Saturday, 20 December 2014

    Lord Fisher of Lambeth, Archbishop of Canterbury - flogger or not?

    Mentioning Geoffrey Fisher, the Archbishop of Canterbury when I were a lad, as I did below, reminds me of a conversation I had with Edward Upward about Repton School, where Fisher was Headmaster and Upward, and Christopher Isherwood, pupils.

    Fisher gained a reputation, largely through the memoirs of Roald Dahl, as a sadistic flogger of small boys.  Edward, however - no great friend of public (i.e. private) schools, nor yet of the clergy -  felt that Fisher had been "badly traduced"; he was not the Headmaster of Repton when the beating to which Dahl referred took place, nor any great wielder of the cane.

    Public schools could be foul places in those days - before the First World War and in the 50 years or so thereafter, but Fisher was far from being the worst sort of flogging Headmaster, who could lecture you about sin at the same time as thrashing your bare buttocks - a classic case of adding insult to injury.

    There was a Bishop - possibly an Archbishop - who HAD been a flogger, of a particularly repellent type; Edward told me his name, but I've forgotten which of them it was; I had best not repeat Dahl's libellous habits by speculating on the culprit, and they're all interred in the hungry grave now anyway, as are many of their victims.  It always impressed me though that Edward Upward, a Marxist and atheist, should have cared about the reputation of a man with whom he can have had little in common - injustice, however, was something he couldn't tolerate.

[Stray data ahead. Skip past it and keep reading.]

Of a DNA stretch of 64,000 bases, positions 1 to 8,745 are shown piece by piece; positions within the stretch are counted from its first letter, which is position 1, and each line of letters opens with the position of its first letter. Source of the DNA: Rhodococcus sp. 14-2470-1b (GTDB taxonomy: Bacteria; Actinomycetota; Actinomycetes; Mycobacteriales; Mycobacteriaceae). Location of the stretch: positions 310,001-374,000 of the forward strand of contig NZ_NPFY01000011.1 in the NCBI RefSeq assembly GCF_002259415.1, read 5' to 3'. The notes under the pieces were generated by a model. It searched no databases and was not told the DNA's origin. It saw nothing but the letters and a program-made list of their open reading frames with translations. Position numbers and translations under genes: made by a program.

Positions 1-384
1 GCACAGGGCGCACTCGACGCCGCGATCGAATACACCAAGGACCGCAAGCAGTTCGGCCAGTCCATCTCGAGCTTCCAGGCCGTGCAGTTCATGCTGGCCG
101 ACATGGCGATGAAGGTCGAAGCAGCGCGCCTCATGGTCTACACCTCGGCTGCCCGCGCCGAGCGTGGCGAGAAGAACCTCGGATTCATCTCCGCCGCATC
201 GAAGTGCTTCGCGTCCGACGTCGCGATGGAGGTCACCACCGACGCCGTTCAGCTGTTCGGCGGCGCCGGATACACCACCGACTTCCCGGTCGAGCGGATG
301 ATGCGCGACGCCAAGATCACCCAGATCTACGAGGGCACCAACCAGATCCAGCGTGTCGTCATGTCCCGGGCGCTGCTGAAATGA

Wednesday, 17 December 2014


    Well, the EU has proved that it can see sense after all.  The proposal to ban cadmium in artists' paint has been rejected, because the evidence in support of it is negligible.

    Good: I'm glad I neither stockpiled vast quantities of Cadmium Yellow, Lemon and Red, which I'd probably never have got round to using, nor now need to consider voting for UKIP.  Not that I ever would have done: I do have some standards.  Low ones, but not that low.

    In celebration, I shall post this year's two Christmas cards!  Happy Christmas to all, and congratulations to the EU for examining actual evidence.  Not everybody does.....

    Foxy, in confident anticipation of Christmas dinner.   Watercolour.